Bradley's Expensive Health Insurance Plan
October 25, 1999
Democratic presidential candidate Bill Bradley recently came up with his own plan to improve health care in America. Essentially it would: open the Federal Employee Health Benefits Program to the entire nation, have the federal government pay the health insurance premiums of low- and medium-income households, and introduce regulations and controls to reduce costs and impose greater uniformity of care.
Economist Martin Feldstein has some problems with that approach:
- While Bradley estimates the ensuing costs at about $65 billion a year, Feldstein puts the figure at about $110 billion in the first year -- or $1.4 trillion over 10 years.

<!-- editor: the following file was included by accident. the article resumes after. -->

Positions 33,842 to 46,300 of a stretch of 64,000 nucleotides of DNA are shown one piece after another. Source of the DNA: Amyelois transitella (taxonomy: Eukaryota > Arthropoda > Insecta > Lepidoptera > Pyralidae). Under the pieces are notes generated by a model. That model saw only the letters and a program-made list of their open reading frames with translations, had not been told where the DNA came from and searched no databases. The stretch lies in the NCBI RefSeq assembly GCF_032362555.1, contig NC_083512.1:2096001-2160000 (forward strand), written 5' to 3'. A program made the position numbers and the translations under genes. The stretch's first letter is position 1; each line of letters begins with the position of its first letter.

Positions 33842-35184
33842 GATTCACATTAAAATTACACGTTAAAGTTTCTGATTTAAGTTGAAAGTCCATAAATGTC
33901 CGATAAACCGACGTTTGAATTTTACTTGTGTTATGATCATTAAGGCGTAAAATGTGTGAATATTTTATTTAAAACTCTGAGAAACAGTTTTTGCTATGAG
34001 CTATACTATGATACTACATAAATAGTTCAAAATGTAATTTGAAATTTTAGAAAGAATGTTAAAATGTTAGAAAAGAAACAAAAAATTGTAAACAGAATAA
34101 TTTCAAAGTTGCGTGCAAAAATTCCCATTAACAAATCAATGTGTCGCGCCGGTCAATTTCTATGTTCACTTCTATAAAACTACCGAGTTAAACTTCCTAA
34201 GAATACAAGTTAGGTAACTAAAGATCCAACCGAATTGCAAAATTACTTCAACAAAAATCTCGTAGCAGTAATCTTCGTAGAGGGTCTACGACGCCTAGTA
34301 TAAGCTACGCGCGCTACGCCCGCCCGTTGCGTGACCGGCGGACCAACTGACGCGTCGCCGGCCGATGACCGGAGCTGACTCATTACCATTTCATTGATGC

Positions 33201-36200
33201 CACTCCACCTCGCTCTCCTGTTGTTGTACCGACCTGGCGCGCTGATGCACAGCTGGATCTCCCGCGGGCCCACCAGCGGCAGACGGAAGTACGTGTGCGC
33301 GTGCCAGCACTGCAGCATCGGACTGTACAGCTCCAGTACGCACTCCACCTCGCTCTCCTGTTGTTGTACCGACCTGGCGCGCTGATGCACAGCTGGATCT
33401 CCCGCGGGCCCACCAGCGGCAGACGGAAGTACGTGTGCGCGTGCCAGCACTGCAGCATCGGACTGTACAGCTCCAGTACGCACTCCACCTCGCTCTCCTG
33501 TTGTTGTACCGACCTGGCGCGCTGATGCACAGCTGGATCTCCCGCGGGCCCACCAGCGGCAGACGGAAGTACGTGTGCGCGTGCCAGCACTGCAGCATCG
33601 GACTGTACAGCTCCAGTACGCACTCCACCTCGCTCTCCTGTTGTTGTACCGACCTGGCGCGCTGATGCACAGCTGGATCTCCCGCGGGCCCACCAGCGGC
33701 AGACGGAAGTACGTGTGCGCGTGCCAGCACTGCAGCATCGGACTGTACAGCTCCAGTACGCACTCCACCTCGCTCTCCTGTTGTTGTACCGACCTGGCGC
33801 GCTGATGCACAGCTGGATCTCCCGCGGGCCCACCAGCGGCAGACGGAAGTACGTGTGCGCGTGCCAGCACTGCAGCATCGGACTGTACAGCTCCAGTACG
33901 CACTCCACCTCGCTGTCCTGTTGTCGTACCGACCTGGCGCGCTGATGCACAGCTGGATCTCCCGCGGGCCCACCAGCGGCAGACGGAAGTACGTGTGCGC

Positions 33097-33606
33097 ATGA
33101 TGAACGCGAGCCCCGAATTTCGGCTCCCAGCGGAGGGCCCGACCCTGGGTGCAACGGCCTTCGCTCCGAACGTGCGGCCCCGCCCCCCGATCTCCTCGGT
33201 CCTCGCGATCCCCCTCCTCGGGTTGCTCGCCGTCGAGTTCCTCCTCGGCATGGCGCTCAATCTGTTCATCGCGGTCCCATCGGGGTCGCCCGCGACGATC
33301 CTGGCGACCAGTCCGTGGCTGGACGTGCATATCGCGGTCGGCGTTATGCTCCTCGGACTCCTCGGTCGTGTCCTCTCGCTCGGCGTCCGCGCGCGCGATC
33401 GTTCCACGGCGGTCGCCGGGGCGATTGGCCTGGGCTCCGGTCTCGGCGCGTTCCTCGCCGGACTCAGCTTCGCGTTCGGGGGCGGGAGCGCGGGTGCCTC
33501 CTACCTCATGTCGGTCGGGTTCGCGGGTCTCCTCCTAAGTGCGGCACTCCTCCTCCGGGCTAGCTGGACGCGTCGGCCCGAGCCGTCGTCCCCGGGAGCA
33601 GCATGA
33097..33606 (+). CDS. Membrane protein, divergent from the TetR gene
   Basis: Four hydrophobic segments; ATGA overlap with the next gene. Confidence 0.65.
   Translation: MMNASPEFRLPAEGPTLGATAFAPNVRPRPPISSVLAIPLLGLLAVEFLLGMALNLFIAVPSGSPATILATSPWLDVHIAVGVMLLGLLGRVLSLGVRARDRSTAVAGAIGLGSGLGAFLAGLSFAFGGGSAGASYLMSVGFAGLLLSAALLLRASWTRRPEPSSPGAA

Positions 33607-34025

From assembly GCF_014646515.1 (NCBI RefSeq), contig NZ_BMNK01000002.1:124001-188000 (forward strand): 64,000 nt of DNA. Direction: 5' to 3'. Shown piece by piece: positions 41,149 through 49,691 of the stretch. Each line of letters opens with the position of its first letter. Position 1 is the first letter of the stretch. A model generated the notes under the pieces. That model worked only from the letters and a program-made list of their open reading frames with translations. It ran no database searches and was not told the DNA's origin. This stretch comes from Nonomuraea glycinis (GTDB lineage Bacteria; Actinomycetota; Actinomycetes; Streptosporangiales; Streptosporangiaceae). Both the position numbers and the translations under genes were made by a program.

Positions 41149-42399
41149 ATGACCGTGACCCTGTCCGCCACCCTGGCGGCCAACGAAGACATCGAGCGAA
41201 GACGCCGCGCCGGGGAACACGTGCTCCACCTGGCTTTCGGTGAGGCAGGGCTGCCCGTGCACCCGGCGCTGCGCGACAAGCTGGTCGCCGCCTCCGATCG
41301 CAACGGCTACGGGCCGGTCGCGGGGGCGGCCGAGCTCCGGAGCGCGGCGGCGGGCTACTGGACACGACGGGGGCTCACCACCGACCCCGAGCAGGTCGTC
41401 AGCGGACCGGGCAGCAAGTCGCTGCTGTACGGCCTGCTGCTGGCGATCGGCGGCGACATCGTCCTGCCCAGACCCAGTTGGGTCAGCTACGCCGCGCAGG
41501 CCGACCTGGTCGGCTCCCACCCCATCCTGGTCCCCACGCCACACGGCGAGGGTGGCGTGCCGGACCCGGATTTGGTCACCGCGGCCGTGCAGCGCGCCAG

- If the cost were $110 billion in 2002, that would exceed 10 percent of total personal income tax revenue that year -- necessitating a tax increase of $850 that year for a family with $50,000 in taxable income.
- All parents would be required to buy government-approved health insurance for their children and only those with incomes under $32,800 would be fully reimbursed for the cost.
- While Bradley claims that his plan would achieve 95 percent coverage for the population, that is suspect since 10 million of those currently uninsured are in families with incomes over $50,000 -- who would not receive any subsidy and would remain uninsured.
Nor is there any way that the subsidies could reduce the 35 million uninsured with incomes under $50,000 to just four million -- especially since many of the uninsured adults have incomes over the $32,800 level at which the subsidy for adults ends.
Source: Martin Feldstein (Harvard University), "Dr. Bradley's Bad Medicine," Wall Street Journal, October 19, 1999.
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